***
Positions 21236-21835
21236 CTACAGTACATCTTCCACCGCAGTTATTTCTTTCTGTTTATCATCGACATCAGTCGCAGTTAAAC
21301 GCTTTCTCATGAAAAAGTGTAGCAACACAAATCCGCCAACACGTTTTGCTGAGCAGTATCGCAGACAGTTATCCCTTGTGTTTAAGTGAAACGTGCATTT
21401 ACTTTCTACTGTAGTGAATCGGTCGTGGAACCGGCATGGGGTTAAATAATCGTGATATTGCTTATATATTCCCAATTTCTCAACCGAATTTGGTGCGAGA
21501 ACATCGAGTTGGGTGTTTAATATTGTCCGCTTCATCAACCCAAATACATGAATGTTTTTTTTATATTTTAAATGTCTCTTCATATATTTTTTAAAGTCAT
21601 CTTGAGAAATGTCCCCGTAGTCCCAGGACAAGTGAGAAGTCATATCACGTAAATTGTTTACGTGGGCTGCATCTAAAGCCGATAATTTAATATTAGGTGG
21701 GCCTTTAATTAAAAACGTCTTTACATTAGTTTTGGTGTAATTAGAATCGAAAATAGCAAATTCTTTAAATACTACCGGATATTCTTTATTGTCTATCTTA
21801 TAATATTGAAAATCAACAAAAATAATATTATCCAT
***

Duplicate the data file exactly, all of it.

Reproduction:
Positions 21236-21835
21236 CTACAGTACATCTTCCACCGCAGTTATTTCTTTCTGTTTATCATCGACATCAGTCGCAGTTAAAC
21301 GCTTTCTCATGAAAAAGTGTAGCAACACAAATCCGCCAACACGTTTTGCTGAGCAGTATCGCAGACAGTTATCCCTTGTGTTTAAGTGAAACGTGCATTT
21401 ACTTTCTACTGTAGTGAATCGGTCGTGGAACCGGCATGGGGTTAAATAATCGTGATATTGCTTATATATTCCCAATTTCTCAACCGAATTTGGTGCGAGA
21501 ACATCGAGTTGGGTGTTTAATATTGTCCGCTTCATCAACCCAAATACATGAATGTTTTTTTTATATTTTAAATGTCTCTTCATATATTTTTTAAAGTCAT
21601 CTTGAGAAATGTCCCCGTAGTCCCAGGACAAGTGAGAAGTCATATCACGTAAATTGTTTACGTGGGCTGCATCTAAAGCCGATAATTTAATATTAGGTGG
21701 GCCTTTAATTAAAAACGTCTTTACATTAGTTTTGGTGTAATTAGAATCGAAAATAGCAAATTCTTTAAATACTACCGGATATTCTTTATTGTCTATCTTA
21801 TAATATTGAAAATCAACAAAAATAATATTATCCAT